The Securities and Exchange Commission (SEC) intended Rule 13d-3(a) of the Securities Exchange Act, 17 C.F.R. § 240.13d-3(a), to provide a broad definition of beneficial ownership so as to ensure disclosure from all those persons who have the ability to change or influence control. By stating that a beneficial owner "includes" rather than "means" any person who comes within their criteria, it made plain that the language does not exhaust the circumstances in which one might come within the term.
Plaintiff railroad brought an action against defendants, a first hedge fund, a second fund, two individuals, and others, alleging that defendants failed timely to file a Schedule 13D after forming a group to act with reference to the shares of the railroad and that the Schedule 13D and the proxy statement they filed were false and misleading. Defendants filed counterclaims against the railroad and counterclaim defendant president of the railroad. The first fund created and used total return equity swaps with the purpose and effect of preventing the vesting of beneficial ownership in the first fund as part of a plan or scheme to evade the reporting requirements of § 13(d) of the Securities Exchange Act, 15 U.S.C.S. § 78m(d).
Was the railroad entitled to a permanent injunction restraining future violations of § 13(d)?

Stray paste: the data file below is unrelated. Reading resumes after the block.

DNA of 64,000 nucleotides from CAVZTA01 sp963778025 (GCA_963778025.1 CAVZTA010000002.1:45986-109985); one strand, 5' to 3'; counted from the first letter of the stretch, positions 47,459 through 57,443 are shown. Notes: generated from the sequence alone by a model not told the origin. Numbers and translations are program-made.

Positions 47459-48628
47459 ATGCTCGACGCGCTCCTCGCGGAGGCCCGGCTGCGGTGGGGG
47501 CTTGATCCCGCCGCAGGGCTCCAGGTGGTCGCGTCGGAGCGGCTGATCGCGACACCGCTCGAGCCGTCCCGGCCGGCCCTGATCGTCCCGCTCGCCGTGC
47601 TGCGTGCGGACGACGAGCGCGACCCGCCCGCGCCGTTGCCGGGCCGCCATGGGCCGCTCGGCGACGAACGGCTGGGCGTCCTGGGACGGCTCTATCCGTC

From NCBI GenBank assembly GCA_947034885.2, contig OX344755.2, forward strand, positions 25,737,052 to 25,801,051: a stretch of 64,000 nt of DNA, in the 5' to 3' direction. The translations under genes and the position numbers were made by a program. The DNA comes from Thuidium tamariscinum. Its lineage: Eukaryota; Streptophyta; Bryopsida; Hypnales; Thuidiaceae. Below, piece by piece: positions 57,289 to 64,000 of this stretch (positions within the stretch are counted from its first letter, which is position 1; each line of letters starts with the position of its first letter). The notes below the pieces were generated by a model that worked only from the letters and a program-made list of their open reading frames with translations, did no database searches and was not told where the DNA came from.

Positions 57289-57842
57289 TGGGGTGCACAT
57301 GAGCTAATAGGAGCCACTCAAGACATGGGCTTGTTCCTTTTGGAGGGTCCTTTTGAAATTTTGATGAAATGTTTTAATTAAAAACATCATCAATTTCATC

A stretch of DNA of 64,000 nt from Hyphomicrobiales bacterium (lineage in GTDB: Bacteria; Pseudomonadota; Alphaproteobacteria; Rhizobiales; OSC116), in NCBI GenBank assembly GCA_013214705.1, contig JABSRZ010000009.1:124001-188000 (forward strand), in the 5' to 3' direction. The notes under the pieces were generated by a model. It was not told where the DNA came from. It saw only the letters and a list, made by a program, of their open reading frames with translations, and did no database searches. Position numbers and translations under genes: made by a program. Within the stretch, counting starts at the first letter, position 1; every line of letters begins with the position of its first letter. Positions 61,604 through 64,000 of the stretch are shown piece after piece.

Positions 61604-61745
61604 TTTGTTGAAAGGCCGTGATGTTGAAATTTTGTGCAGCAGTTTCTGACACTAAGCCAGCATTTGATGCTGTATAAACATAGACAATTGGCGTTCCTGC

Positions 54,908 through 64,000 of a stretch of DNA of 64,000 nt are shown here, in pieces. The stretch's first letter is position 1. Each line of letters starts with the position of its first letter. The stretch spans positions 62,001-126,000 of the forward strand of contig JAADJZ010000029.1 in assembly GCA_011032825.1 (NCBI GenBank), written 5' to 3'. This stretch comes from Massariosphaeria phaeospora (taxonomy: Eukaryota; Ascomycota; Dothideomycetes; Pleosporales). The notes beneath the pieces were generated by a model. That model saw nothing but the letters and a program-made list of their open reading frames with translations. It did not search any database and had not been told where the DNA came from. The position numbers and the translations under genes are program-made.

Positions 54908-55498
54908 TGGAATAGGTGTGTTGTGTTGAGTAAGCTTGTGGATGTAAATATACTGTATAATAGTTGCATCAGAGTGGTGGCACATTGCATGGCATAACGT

The railroad was entitled to a permanent injunction restraining future violations of § 13(d) and the rules thereunder. The counterclaims were dismissed. The court was foreclosed as a matter of law from enjoining defendants from voting the 6.4 percent of the railroad's shares that they acquired between the expiration of the 10 days following the formation of the group and the date of the trial. The court found that the first fund was deemed to be a beneficial owner of the shares held by its counterparties to hedge their short exposures. Defendants formed a group within the meaning of § 13(d) months before they filed the necessary disclosure statement. The Schedule 13D was not materially false. Defendants made no materially misleading statements or omissions in its proxy filings. The individuals were jointly and severally liable for the violations of § 13(d). The railroad's proxy statement was not incomplete and misleading. A threat of irreparable injury was essential to obtain an injunction sterilizing any of defendants' voting rights and the railroad failed to establish such a threat. Finally, a permanent injunction against future § 13(d) violations was appropriate because there was a substantial likelihood of future violations and the legal remedy, if any, would have been inadequate.